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Hi to all the ZDNet readers!

They posted a great article on the upcoming Hackintosh-oriented ProjectQ motherboard:

http://www.zdnet.com/the-hackintosh-...tq-7000010890/
That must be the same guy who wrote a nonsense article a while back equating Hackintoshes with netbooks and of all things iPads. IE:

Quote:
Then in January, 2010 the arrival of $500 iPad was probably the final nail in the hackintosh coffin.
Why do people that never know dick about the Hackintosh scene feel compelled to write such ignorance about it?

Also, that article is completely wrong about the need for some magic motherboard in order for a Hackintosh to work. That looks like a Gigabyte motherboard with some bad Photoshop done to it.
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Old 02-07-2013, 02:55 PM   #61
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Nice thread. Just found it but thanks for creating/posting. Will monitor it going forward..

My first home machine with Mac OS was the Dell Mini 9, which I bought specifically to install OS X on. Like that zdnet article mentions though, performance deteriorated a bit over the years, so I eventually sold it.

These days I have a Mac mini (hooked up to my TV) and an original MacBook Air. I recently bought a Lenovo w510 laptop though, and then realized that it's capable of running OS X, so I have near term plans to install OS X on a SSD and dual boot OS X/Win 7 on it.

I'll post back after I get OS X going on it. When I bought the w510 I had no idea it could be a hackintosh, so was a nice surprise. I had thought about dual booting with Ubuntu previously but will instead go w/ OS X.
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Old 02-08-2013, 02:12 PM   #62
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@Kaido

I have an old P35-DS3L hack, but the USB is brutally slow, it must be operating at USB1.1 speeds. Any quick easy fixes so I can get some decent speeds?

Edit: Running 10.7.4, vanilla/Extras folder install
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Old 02-08-2013, 05:33 PM   #63
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@Kaido

I have an old P35-DS3L hack, but the USB is brutally slow, it must be operating at USB1.1 speeds. Any quick easy fixes so I can get some decent speeds?

Edit: Running 10.7.4, vanilla/Extras folder install
Would you be willing to do a fresh install? I just got Mountain Lion up & running on my DS3L last week. I'll do a speed test this weekend on my hack to see what the USB is performing at.
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Old 02-08-2013, 11:57 PM   #64
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I tried deleting AppleHPET.kext and that sped things up to USB 2 speeds but it still seems to transfer in blocks instead on continuously, the transfer bar will do 8...25...40... With several second pauses in between.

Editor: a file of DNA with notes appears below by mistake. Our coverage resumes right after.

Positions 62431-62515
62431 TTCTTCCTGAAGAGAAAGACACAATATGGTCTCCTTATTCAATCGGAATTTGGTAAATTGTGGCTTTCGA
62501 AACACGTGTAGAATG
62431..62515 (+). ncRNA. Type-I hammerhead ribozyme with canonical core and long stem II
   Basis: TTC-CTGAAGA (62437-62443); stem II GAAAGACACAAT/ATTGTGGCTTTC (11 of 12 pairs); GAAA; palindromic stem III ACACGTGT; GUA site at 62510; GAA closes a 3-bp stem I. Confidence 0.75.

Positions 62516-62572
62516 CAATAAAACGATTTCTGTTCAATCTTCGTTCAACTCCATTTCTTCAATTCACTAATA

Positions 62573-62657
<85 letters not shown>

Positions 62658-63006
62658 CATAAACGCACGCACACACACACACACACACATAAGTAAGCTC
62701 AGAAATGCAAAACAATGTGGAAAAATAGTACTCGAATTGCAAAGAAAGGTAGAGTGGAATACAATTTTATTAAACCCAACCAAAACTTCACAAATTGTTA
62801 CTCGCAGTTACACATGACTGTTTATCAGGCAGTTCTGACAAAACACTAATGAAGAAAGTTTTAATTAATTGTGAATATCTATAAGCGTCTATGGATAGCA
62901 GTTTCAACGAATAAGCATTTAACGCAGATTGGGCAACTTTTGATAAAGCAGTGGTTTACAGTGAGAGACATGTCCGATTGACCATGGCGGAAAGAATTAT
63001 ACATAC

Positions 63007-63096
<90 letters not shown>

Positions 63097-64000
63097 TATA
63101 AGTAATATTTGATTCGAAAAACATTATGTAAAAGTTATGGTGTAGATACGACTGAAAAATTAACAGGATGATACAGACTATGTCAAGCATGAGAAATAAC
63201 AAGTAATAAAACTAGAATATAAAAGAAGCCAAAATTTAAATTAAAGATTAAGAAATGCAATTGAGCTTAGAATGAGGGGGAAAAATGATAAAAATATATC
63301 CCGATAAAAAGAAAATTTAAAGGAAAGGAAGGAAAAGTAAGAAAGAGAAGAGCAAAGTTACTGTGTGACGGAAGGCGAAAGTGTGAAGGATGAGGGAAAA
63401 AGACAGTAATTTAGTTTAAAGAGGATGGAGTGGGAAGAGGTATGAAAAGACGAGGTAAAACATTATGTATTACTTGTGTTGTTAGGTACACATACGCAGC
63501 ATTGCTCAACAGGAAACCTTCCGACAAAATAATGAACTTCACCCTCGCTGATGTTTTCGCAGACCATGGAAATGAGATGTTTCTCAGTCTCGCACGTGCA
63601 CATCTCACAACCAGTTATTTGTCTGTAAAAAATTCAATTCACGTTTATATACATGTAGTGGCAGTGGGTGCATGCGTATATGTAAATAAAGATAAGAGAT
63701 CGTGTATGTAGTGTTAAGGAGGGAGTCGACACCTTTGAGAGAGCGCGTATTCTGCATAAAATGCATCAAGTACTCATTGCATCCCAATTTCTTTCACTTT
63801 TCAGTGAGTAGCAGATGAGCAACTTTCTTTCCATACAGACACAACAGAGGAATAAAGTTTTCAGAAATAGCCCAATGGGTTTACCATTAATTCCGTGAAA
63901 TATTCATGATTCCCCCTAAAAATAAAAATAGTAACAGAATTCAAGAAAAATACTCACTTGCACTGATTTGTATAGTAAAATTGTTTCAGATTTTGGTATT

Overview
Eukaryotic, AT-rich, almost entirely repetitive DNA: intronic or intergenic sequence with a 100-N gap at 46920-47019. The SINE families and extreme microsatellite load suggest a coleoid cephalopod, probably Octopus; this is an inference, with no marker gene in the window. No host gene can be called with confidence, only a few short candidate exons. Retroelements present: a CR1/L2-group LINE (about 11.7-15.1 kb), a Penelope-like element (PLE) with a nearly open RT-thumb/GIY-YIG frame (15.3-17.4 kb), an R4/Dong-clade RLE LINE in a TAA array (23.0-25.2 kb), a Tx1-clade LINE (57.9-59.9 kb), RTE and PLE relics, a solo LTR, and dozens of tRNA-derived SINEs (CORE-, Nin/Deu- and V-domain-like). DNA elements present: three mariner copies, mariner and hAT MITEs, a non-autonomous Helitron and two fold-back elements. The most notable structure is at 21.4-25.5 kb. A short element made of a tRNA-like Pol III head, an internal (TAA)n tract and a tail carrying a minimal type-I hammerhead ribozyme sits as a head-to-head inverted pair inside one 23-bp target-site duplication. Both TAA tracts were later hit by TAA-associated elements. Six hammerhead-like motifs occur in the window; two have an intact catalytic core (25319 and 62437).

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Old 02-09-2013, 07:53 PM   #65
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@Kaido

I have an old P35-DS3L hack, but the USB is brutally slow, it must be operating at USB1.1 speeds. Any quick easy fixes so I can get some decent speeds?

Edit: Running 10.7.4, vanilla/Extras folder install
I don't have any problems with mine. I have mine booting in ML as well as Lion. ML seems a bit slow in the user interface, but nothing wrong with the USB AFAIK.
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Old 02-12-2013, 06:37 PM   #66
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If you are in the market for a new monitor, BuyDig has an awesome iMac-style 23" monitor for $199 right now:

http://www.buydig.com/shop/product.aspx?sku=HP23XI
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Old 02-12-2013, 07:25 PM   #67
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I just upgraded my hack from a GTX 470 to a GTX 670. It threw up a blank white screen at boot, but I discovered after a little online research that I simply had to change GraphicsEnabler from Yes to No in org.chameleon.boot.plist to get it running perfectly.
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Old 02-13-2013, 04:37 PM   #68
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I've been running the Vanilla method for a long time now with great results:

1. Natively-supported USB sound card (stereo only, unfortunately, but it's all I use anyway)
2. Natively-supported PCI Gigabit Ethernet card
3. Natively-supported Video card
4. Bootloader on either a USB stick or boot drive partition (for the bootloader & Extras folder)

This way the OSX install partition is 100% stock OSX, no mods required! I prefer the USB stick bootloader method because I can swap sticks and tinker easily, without screwing up my original boot system (not that that's as big of a deal now these days, haha). It's also nice because you can swap drives between real Macs easily, if you need to for whatever reason. I also keep a backup drive running Time Machine for file backup and SuperDuper for image backups
I hope it's okay, I quoted this here from out of the other Hackintosh thread for fear it'll just get lost there.

Specifically, I'm curious how you prepare a USB bootloader for a desktop system. That's a great idea. I remember doing it a few years ago when it was the current method, and it always seemed like a good idea to keep the bootloader separate like that, but the method was quickly replaced and all I've seen since are the harddrive only methods.